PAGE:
One concept that Ben didn't mention that I think is worth acknowledging is that when parameters are passed to a subroutine, that argument list is "flattened" out into a list of scalars - arrays are flattened out into a list of scalars, and hashes are flattened out into a list of scalars - the result is one big list of scalars getting passed to the subroutine. This isn't a problem unless you pass an array or hash first, and *then* other parameter(s) - the array or hash that receives the 1st argument in the subroutine will likely "swallow up" all the arguments being passed in, since it can't tell from the one big "list" of scalars coming in which ones are intended for it and which ones are intended for other parameters.

      To avoid confusion when passing "things" to subroutines, pass each parameter as a scalar - this means

      * passing scalars as themselves * passing a "reference to an array" (which is itself a scalar) instead of the array itself * passing a "reference to a hash" (which is itself a scalar) instead of the hash itself
      Then if you really want to work with a "copy" of the array or hash (instead of just using the reference to refer to elements in the array or hash) whose reference was passed into the subroutine, you can create a copy like this:
      sub do_something($my_scalar, $my_arrayref, $my_hashref) { my @my_array = @$my_arrayref; my %my_hash = %$my_hashref; ### more code here ### }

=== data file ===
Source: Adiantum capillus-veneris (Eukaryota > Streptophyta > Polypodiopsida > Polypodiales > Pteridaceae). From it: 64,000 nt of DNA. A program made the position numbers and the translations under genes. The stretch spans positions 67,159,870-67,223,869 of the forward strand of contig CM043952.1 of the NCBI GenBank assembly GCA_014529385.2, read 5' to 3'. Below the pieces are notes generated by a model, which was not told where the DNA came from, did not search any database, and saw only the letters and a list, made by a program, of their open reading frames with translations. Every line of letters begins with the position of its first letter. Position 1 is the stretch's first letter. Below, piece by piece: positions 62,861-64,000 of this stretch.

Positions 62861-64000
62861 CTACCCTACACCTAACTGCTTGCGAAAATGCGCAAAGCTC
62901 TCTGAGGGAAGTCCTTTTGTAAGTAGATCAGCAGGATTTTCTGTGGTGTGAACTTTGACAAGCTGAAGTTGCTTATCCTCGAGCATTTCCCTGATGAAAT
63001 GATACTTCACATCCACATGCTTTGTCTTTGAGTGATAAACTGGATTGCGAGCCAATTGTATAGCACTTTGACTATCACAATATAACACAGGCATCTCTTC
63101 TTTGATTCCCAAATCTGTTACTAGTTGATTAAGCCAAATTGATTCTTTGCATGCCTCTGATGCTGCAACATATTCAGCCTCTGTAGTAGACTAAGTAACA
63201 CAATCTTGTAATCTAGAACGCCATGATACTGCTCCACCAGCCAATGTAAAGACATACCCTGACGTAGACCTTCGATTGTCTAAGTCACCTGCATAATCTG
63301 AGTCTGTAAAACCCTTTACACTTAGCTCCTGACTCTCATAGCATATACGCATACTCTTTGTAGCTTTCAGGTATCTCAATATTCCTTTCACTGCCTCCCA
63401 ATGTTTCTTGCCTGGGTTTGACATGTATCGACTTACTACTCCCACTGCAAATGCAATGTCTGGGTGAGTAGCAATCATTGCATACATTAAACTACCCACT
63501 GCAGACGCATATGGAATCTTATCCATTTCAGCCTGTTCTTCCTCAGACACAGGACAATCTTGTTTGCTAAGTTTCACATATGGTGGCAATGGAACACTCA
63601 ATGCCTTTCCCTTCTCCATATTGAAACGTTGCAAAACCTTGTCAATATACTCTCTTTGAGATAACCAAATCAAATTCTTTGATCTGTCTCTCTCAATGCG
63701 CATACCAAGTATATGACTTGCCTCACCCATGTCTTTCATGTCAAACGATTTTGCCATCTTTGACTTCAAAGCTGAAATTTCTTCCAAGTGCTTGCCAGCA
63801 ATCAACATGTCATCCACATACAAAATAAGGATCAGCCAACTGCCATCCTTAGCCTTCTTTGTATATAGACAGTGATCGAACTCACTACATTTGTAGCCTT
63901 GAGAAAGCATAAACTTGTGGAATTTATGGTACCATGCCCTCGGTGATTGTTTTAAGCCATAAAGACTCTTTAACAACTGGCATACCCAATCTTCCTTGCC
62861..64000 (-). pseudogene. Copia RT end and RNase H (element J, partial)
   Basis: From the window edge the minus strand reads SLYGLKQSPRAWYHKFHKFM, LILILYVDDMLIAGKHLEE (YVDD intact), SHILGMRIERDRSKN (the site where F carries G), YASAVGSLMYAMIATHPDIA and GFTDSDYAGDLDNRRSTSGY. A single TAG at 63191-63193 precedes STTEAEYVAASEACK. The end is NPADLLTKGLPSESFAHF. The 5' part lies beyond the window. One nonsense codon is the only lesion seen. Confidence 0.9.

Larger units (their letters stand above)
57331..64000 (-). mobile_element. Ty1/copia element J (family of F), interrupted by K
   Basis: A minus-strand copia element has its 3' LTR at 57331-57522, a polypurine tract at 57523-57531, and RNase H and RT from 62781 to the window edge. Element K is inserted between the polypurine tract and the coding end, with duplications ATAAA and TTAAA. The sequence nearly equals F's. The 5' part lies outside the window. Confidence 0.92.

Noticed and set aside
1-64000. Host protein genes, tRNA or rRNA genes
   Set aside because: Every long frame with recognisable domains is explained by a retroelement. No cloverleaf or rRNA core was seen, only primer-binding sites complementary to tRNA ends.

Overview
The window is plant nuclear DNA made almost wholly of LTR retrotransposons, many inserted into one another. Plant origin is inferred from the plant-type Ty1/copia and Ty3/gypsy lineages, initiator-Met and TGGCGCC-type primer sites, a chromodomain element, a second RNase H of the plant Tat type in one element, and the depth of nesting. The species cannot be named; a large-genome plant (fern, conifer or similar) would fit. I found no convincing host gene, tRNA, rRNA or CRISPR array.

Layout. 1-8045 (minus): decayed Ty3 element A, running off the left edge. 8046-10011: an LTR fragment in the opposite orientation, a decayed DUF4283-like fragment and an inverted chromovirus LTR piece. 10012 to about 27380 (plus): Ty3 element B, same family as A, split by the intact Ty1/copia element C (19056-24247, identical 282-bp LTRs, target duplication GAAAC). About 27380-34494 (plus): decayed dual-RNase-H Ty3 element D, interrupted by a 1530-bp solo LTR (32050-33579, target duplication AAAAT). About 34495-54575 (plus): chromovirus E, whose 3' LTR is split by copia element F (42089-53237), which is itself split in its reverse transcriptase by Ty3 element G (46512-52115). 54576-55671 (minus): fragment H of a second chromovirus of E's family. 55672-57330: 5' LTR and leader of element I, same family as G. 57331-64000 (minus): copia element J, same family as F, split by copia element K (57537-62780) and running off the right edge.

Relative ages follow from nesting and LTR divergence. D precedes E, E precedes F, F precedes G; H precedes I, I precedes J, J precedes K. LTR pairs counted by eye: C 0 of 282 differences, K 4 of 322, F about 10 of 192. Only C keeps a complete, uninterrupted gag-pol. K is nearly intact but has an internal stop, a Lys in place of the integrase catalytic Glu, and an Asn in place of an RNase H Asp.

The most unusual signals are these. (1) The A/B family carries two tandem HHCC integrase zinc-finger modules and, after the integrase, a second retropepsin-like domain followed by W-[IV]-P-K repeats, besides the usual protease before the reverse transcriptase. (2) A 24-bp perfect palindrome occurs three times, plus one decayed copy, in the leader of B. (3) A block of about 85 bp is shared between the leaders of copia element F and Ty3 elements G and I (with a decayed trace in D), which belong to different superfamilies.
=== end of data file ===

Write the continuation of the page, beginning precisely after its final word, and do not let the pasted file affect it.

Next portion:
HTH.
Re: Setting variables inside a hash: newbie question
by revdiablo (Prior) on Nov 14, 2004 at 23:11 UTC
    if I update a variable value later on, it will not pick up the changed value

    You need to store a reference, rather than simply copying the value. Example:

    my $foo = "foo"; my %hash = (foo => \$foo); print ${$hash{foo}}; $foo = "bar"; print ${$hash{foo}};
Re: Setting variables inside a hash: newbie question
by ysth (Canon) on Nov 15, 2004 at 02:46 UTC
    Ignore symbolic references. They won't do anything for you that hard references won't. (There are some exceptional cases, but not anything you should be worrying about.) Perhaps take a tour through perlreftut?
Re: Setting variables inside a hash: newbie question
by BUU (Prior) on Nov 15, 2004 at 01:37 UTC
    It sounds more like you want a templating engine. You have the basic "template" of your sentence and then you fill in the specific variables from user input, right? Well you can build a simple templater something like:
    s/\$(\w+)/$values{$1}/g
    Where $_ contains the template string and %values contain your key-value substitution pairs. Then anything that looks like $foo gets replaced with the value corresponding to that key in %values. Of course this is just a rudimentaty templating "engine" and probably has a few flaws, so you probably want to use a prebuilt module, such as Text::Template or HTML::Template
Re: Setting variables inside a hash: newbie question
by data64 (Chaplain) on Nov 15, 2004 at 06:59 UTC

    I think others have answered your question but I would like to add that any time I find myself passing a hash (or hash reference) around to a whole bunch of functions that manipulate the hash, it starts becoming obvious that I should think about converting that hash into a class and the all those functions into methods of that class. This does not work all the time and for all the functions but most of the time on a majority of the functions, at least for me.